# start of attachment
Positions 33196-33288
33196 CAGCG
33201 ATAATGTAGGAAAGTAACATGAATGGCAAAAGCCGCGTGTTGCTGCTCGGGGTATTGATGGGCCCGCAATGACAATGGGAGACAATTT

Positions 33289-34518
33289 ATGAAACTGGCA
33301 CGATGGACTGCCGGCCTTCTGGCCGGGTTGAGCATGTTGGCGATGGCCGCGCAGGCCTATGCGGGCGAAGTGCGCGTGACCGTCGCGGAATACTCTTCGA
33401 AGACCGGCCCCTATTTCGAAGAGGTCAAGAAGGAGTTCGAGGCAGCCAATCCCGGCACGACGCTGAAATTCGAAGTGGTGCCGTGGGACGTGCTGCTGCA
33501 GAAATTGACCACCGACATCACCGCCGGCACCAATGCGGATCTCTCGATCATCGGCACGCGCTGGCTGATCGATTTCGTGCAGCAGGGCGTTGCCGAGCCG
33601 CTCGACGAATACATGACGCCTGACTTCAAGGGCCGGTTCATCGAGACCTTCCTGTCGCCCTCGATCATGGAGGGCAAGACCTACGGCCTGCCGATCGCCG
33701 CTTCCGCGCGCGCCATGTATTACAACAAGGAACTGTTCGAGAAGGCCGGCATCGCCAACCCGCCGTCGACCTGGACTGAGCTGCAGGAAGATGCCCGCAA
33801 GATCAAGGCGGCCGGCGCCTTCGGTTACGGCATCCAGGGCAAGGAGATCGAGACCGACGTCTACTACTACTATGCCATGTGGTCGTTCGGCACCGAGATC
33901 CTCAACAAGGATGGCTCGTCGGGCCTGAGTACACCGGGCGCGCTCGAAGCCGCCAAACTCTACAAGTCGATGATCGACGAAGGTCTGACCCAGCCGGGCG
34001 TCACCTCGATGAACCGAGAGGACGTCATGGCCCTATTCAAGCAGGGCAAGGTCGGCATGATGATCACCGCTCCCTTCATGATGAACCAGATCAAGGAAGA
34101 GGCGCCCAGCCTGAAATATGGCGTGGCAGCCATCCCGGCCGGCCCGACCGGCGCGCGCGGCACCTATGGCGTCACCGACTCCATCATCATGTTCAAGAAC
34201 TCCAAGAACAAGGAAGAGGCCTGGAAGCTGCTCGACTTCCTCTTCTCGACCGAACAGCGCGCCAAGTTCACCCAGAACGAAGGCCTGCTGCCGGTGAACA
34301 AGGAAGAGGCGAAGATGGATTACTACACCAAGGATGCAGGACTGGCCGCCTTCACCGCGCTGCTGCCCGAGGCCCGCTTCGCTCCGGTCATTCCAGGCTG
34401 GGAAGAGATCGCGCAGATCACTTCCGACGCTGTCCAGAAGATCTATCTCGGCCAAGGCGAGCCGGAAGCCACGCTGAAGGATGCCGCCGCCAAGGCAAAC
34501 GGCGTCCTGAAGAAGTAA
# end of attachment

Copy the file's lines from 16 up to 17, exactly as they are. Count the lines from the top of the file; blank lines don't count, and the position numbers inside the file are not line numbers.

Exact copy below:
34301 AGGAAGAGGCGAAGATGGATTACTACACCAAGGATGCAGGACTGGCCGCCTTCACCGCGCTGCTGCCCGAGGCCCGCTTCGCTCCGGTCATTCCAGGCTG
34401 GGAAGAGATCGCGCAGATCACTTCCGACGCTGTCCAGAAGATCTATCTCGGCCAAGGCGAGCCGGAAGCCACGCTGAAGGATGCCGCCGCCAAGGCAAAC